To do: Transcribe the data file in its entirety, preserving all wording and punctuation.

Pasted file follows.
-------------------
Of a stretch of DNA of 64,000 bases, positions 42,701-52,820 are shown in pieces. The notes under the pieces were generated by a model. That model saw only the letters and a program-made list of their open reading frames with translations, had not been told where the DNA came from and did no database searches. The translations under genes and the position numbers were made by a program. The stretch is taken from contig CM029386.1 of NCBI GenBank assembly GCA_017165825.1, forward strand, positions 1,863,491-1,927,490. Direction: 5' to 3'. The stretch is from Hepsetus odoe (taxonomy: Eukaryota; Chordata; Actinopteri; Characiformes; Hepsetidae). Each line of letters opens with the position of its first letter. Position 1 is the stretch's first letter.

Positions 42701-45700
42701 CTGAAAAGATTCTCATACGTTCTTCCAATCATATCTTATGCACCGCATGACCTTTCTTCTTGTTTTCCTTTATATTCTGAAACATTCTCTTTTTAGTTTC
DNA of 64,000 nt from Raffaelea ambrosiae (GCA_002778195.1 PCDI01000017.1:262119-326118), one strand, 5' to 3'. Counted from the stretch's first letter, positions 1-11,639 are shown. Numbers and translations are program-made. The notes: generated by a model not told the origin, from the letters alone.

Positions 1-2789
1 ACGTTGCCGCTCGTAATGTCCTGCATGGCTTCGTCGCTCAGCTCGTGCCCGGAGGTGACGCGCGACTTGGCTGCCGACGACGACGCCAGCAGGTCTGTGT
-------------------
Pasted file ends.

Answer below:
Of a stretch of DNA of 64,000 bases, positions 42,701-52,820 are shown in pieces. The notes under the pieces were generated by a model. That model saw only the letters and a program-made list of their open reading frames with translations, had not been told where the DNA came from and did no database searches. The translations under genes and the position numbers were made by a program. The stretch is taken from contig CM029386.1 of NCBI GenBank assembly GCA_017165825.1, forward strand, positions 1,863,491-1,927,490. Direction: 5' to 3'. The stretch is from Hepsetus odoe (taxonomy: Eukaryota; Chordata; Actinopteri; Characiformes; Hepsetidae). Each line of letters opens with the position of its first letter. Position 1 is the stretch's first letter.

Positions 42701-45700
42701 CTGAAAAGATTCTCATACGTTCTTCCAATCATATCTTATGCACCGCATGACCTTTCTTCTTGTTTTCCTTTATATTCTGAAACATTCTCTTTTTAGTTTC
DNA of 64,000 nt from Raffaelea ambrosiae (GCA_002778195.1 PCDI01000017.1:262119-326118), one strand, 5' to 3'. Counted from the stretch's first letter, positions 1-11,639 are shown. Numbers and translations are program-made. The notes: generated by a model not told the origin, from the letters alone.

Positions 1-2789
1 ACGTTGCCGCTCGTAATGTCCTGCATGGCTTCGTCGCTCAGCTCGTGCCCGGAGGTGACGCGCGACTTGGCTGCCGACGACGACGCCAGCAGGTCTGTGT